Dewayne Hendricks: [Dewayne-Net] In Iraq, Amateur Radio's Voice is Muted

Mike O'Dell mo at
Tue Jan 15 13:14:00 CST 2008

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MessageName: (Message 1)
From:    dewayne at (Dewayne Hendricks)
Date:    Tue, 15 Jan 2008 06:32:53 -0800
To:      Dewayne-Net Technology List <xyzzy at>

Subject: [Dewayne-Net] In Iraq, Amateur Radio's Voice is Muted

[Note:  This item comes from reader Jack Unger.  DLH]

From: Jack Unger <junger at>
Date: January 14, 2008 10:47:30 PM PST
To: Dewayne Hendricks <dewayne at>
Subject: In Iraq, Amateur Radio's Voice is Muted

In Iraq, amateur radio's voice is muted

Under Hussein, there was little freedom to 'ham.' Though the situation =20=

has improved, enthusiasts face suspicion from officials who fear =20
insurgent activity.
By Ann M. Simmons
Los Angeles Times Staff Writer

January 14, 2008

BAGHDAD =97 Whenever he gets a spare moment away from his electronics =20=

repair shop, Abdul Karim Hadi sneaks off to what he calls the "radio =20
shack" in the corner of his bedroom, flips a switch and escapes to the =20=

outside world.

Hadi could use the Internet or a cellphone to connect with friends =20
near and far, but his choice is decidedly more retro.

"With ham radio, you can meet people around the world," said Hadi, 48, =20=

who has been "hamming" since 1978. "It's also a hobby you can do on =20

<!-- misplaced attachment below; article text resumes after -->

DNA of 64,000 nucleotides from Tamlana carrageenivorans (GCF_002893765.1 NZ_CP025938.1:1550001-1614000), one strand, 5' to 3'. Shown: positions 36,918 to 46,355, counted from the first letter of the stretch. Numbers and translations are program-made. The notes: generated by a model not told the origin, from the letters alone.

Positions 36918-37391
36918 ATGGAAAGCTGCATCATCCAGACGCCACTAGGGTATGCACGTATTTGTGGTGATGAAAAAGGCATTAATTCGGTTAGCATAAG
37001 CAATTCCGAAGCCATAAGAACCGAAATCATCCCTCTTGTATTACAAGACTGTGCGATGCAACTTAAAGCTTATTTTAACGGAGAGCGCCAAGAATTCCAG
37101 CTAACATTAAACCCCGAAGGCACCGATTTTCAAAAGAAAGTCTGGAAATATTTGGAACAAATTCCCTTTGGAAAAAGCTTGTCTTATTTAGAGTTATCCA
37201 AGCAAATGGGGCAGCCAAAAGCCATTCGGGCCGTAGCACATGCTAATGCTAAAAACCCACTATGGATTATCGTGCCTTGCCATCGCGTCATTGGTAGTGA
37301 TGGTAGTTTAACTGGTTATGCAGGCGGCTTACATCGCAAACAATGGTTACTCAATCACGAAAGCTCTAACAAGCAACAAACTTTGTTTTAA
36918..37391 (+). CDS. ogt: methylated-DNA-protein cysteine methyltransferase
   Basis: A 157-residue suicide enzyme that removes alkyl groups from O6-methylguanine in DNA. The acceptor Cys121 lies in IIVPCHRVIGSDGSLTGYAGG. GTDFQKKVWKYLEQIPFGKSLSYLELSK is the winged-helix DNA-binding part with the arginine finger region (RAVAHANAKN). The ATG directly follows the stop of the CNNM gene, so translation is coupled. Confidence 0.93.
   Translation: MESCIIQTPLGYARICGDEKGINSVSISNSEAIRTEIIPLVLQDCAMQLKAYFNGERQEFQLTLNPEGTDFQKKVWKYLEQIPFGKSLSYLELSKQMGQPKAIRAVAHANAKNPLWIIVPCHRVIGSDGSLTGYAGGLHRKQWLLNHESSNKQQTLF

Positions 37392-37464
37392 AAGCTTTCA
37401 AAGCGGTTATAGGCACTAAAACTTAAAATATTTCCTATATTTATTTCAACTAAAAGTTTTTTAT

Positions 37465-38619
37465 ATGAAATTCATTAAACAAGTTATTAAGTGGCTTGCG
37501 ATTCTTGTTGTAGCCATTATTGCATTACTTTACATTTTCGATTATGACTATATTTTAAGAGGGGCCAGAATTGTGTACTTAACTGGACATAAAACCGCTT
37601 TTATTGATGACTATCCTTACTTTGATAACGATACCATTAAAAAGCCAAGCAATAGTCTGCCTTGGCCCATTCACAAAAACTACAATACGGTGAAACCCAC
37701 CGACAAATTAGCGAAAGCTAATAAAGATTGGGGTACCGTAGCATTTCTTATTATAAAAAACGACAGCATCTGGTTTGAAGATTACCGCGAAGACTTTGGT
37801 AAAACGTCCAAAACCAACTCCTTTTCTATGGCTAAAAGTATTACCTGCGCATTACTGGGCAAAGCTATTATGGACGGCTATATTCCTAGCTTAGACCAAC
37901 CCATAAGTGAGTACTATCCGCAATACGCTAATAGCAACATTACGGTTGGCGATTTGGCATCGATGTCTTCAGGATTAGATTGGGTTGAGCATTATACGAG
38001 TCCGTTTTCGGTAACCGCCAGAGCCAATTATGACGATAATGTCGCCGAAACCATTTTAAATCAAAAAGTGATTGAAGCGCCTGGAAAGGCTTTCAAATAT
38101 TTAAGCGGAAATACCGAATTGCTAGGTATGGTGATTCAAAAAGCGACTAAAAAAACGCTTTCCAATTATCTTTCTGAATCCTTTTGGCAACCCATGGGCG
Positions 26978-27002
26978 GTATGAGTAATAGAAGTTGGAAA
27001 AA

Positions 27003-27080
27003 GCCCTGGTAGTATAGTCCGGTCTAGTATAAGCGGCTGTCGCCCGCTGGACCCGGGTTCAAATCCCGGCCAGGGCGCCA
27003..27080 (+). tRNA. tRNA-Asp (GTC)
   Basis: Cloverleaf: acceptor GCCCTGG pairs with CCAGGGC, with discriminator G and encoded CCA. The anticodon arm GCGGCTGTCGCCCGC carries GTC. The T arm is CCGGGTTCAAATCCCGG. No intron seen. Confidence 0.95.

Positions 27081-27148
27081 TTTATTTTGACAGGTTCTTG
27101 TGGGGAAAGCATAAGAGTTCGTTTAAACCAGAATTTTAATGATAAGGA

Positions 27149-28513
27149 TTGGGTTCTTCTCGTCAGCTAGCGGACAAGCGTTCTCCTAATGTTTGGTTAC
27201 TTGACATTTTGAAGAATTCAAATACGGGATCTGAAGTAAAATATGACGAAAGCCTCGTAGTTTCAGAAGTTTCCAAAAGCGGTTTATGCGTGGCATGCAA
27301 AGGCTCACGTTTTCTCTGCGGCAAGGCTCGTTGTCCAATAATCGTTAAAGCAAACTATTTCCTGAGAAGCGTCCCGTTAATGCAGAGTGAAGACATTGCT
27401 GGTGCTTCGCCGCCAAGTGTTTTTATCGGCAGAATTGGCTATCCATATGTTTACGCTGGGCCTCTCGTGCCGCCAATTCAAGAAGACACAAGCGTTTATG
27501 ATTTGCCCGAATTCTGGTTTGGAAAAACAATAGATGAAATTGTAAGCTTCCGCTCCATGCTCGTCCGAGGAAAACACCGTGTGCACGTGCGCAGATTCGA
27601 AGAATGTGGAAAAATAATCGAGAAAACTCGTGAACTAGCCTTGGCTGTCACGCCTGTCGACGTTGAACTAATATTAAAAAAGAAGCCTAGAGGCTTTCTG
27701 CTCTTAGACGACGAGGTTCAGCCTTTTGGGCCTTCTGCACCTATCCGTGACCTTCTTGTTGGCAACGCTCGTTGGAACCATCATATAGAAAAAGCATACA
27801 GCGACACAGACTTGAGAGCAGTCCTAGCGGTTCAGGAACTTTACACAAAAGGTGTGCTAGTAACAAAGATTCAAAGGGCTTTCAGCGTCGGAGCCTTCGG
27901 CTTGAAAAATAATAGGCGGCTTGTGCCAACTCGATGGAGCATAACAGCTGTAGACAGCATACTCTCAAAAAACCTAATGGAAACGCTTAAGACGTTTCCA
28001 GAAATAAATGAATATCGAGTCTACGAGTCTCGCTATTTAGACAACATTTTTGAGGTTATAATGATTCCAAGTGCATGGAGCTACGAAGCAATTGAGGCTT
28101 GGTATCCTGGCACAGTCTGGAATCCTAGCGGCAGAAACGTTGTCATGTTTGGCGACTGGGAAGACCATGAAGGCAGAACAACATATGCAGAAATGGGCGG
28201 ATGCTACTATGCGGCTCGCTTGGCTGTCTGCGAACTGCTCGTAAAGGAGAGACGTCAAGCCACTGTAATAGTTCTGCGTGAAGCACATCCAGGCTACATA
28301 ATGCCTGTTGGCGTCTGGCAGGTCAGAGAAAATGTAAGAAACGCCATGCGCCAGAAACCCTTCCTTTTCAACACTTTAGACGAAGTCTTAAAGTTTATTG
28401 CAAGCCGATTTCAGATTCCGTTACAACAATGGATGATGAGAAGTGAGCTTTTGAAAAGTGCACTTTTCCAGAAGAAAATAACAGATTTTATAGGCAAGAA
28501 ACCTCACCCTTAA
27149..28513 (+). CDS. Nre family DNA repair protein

your own. And once you have your own equipment, it's free."

More important, at a time when most movie theaters and nightclubs are =20=

closed because of security concerns, "hamming" is a form of =20
entertainment that can be pursued at home.

That wasn't always the case. Under Saddam Hussein's rule, ham radio =20
enthusiasts had to report to government-sanctioned clubs, where =20
minders listened in on their conversations. Since the dictator's =20
ouster, they have faced suspicion from both U.S. troops and the Iraqi =20=

government that their transmissions are a tool of the insurgency.

Since the U.S.-led invasion in 2003, fewer than 50 of 150 or so ham =20
radio enthusiasts who operated primarily in Baghdad have returned to =20
their stations, Hadi said. He is among a small group of people who are =20=

trying to revive interest in the hobby and keep it alive....


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